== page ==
5 Tips To Cope With The Mental Side Of A Pandemic Lockdown
We are in the midst of the first global pandemic since 1918. The Spanish Flu (which is believed to have actually originated on a military base in Kansas) tore across the globe for two years, infecting a quarter of the world’s population and ending 50 million lives.
Now we have Coronavirus or Covid 19 as it is otherwise known. We have not experienced anything like this in our lifetimes. This is a scary time and in scary times it’s vital that you look after your mental health. I thought I`d write a short blog post on this topic and provide 5 tips to cope with the mental side of a pandemic lockdown.
You can also access my latest 15 part e-course called “Pandemic Survival Solutions” – an in-depth daily course suggesting ideas and strategies to overcome challenging emotions such as boredom and isolation during enforced lockdown. It`s a free course and you can subscribe here or below this article.
While everyone can agree (mostly) on the need for self-isolation and social distancing, it’s still a difficult pill to swallow.
Humans are social creatures, so for those who are locked away at home and only allowed out for essential shopping, being away from other people is difficult. That lack of social contact is going to negatively influence your mental health, even if you’re an introvert.
Furthermore, there is a lack of control, not knowing what will happen and how that influences your mental health. There isn’t just a single mental issue to focus on. You will want to stay informed about what is going on, especially in your own area, but you also have to protect yourself.
For most people, the only reason to leave home is to work if you’re considered essential, or to purchase essential supplies. If you’re lucky, you will also be permitted out for one form of daily exercise.
Even if you’re not living in a lockdown area, its a pretty safe guess that you will also be dealing with the mental side of this current pandemic.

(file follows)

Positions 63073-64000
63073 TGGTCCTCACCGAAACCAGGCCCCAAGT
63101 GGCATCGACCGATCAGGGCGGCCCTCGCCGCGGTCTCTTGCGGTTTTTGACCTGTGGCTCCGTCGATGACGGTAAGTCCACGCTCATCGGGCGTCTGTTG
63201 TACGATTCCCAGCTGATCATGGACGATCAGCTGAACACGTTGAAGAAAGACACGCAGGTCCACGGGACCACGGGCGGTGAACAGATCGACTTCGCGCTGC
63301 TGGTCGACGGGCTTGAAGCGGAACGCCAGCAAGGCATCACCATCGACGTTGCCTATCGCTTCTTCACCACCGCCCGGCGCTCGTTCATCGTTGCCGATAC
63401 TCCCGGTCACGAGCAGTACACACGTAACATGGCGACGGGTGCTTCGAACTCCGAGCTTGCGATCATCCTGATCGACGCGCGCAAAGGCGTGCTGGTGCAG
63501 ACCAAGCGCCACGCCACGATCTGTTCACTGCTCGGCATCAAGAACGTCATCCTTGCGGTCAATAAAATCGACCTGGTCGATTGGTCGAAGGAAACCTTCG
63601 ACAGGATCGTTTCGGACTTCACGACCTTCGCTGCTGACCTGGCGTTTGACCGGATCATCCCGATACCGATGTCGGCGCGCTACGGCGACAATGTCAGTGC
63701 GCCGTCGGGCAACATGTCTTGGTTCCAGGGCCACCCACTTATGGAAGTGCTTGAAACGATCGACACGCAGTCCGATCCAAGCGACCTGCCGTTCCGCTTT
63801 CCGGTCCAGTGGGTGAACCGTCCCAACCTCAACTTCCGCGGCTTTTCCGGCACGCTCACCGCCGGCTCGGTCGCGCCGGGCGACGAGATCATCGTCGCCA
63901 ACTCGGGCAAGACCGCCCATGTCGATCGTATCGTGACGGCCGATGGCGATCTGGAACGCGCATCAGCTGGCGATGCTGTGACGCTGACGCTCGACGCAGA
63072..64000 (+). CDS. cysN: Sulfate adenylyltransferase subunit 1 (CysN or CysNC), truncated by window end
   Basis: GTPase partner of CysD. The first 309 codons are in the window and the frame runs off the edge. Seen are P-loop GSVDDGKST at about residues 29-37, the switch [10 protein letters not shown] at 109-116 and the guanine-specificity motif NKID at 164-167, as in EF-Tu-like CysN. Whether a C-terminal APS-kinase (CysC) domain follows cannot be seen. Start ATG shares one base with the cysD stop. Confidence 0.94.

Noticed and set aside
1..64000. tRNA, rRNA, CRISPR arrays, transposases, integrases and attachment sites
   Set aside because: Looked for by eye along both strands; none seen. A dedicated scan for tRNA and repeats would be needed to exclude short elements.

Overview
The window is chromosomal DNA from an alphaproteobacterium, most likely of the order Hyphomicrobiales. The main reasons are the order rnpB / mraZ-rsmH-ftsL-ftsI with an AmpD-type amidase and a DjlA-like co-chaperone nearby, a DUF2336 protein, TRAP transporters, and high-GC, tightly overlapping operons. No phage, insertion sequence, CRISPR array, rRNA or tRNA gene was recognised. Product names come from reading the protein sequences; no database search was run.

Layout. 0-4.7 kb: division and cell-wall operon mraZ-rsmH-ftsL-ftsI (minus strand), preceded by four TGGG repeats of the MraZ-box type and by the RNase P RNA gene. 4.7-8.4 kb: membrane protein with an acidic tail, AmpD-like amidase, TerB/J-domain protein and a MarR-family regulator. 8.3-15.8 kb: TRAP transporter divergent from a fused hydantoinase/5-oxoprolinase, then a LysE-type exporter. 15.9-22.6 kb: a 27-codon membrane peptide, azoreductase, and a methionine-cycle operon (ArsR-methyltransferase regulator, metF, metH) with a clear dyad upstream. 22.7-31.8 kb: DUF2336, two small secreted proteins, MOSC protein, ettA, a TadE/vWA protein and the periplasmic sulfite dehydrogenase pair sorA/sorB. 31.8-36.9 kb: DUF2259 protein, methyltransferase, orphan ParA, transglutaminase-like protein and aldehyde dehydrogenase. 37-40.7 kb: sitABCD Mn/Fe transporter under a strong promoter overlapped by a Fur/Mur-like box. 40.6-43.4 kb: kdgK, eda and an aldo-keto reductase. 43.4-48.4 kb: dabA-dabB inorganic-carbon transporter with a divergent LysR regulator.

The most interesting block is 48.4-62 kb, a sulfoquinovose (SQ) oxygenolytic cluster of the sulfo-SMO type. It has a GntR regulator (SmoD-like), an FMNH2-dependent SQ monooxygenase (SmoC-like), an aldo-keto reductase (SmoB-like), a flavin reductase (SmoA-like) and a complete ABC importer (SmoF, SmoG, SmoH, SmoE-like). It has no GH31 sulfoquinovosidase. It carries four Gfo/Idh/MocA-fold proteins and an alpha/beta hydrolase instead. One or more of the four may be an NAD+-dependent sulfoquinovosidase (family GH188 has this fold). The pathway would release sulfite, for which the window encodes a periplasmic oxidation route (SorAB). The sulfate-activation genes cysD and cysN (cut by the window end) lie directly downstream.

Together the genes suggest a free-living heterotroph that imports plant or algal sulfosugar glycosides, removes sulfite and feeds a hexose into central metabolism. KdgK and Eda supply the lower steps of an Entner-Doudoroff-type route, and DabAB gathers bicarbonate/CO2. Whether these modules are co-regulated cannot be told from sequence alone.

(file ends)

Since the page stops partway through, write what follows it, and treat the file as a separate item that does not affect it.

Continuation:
Avoid Negative News
• Tip #1 – The first tip I can give you is to ensure you are only consuming information from reputable sources. False information is continually being spread all over the place, particularly on Social Media.
Not only does this drain you of any positivity but it will also put you at greater risk, by instilling more fear. This will inevitably influence your mental health in a negative way.
Try to distance yourself from all the gossip and opinions from people who are not qualified to voice a professional opinion and are only making the situation more scary than it already is.
Keep Socialising (At A Distance)
• Tip #2 – You might not be able to socialise as normal, but you can still maintain your social ties. In addition to using social media to keep in touch with friends and family, make use of phone and video calls.
If your mother normally comes over for dinner on Wednesday nights, then have a video call on that day and enjoy it together. If you always meet your friend for coffee on Saturday afternoon, set up a video chat and use the internet to your advantage.
Why spoil a Saturday night if you normally like to go out? Enjoy a drink and cocktails with friends (over video chat) and don`t let a crisis dampen your spirits. We still need to recognise some form of normality and live our lives the best we can. We are also in this together so let`s ALL stick together. These are abnormal times and your mental health needs you to think creatively.
Indulge Your Hobbies
• Tip #3 – Do you know all those hobbies you don’t have time for? Well now is the time to get to work! Get your knitting gear or tune up your musical instrument. If you are stuck at home there is now no excuse.
How about mastering a new skill? Maybe you would like to learn how to play the guitar or get your pet dog to behave better? This is your moment!
Of course, I know from a variety of studies that making time for hobbies and getting creative can help beat stress and boredom. This is the key to improving mental health.
See here for more info on how hobbies can help with anxiety.
Face Your Fears
• Tip #4 – You will feel fearful and vulnerable during this pandemic for sure, it’s okay to feel that way. You will feel anxious, that’s okay too. It’s especially scary for people with existing mental health conditions, or people with underlying health issues that will make them high-risk.
You might feel tempted to push these feelings away. Don’t give in to that temptation and don`t be afraid to acknowledge your feelings of anxiety and stress.
Reach out to friends, family or even neighbours to talk about your current feelings and situation. We all need each other during challenging times and communicating your emotions will be a good coping mechanism.
Quit Bad Habits
• Tip #5 – Finally, certain habits will increase your risk during a pandemic, namely drinking alcohol and smoking. While the mantra “everything in moderation” still stands, it’s also important that you stick to it.
Often, stress sends us over the edge and we indulge in bad habits more. Don’t give in to this temptation! Don’t drink to excess or increase your smoking habit, it will negatively impact your mental health and increase the risk of contracting the illness.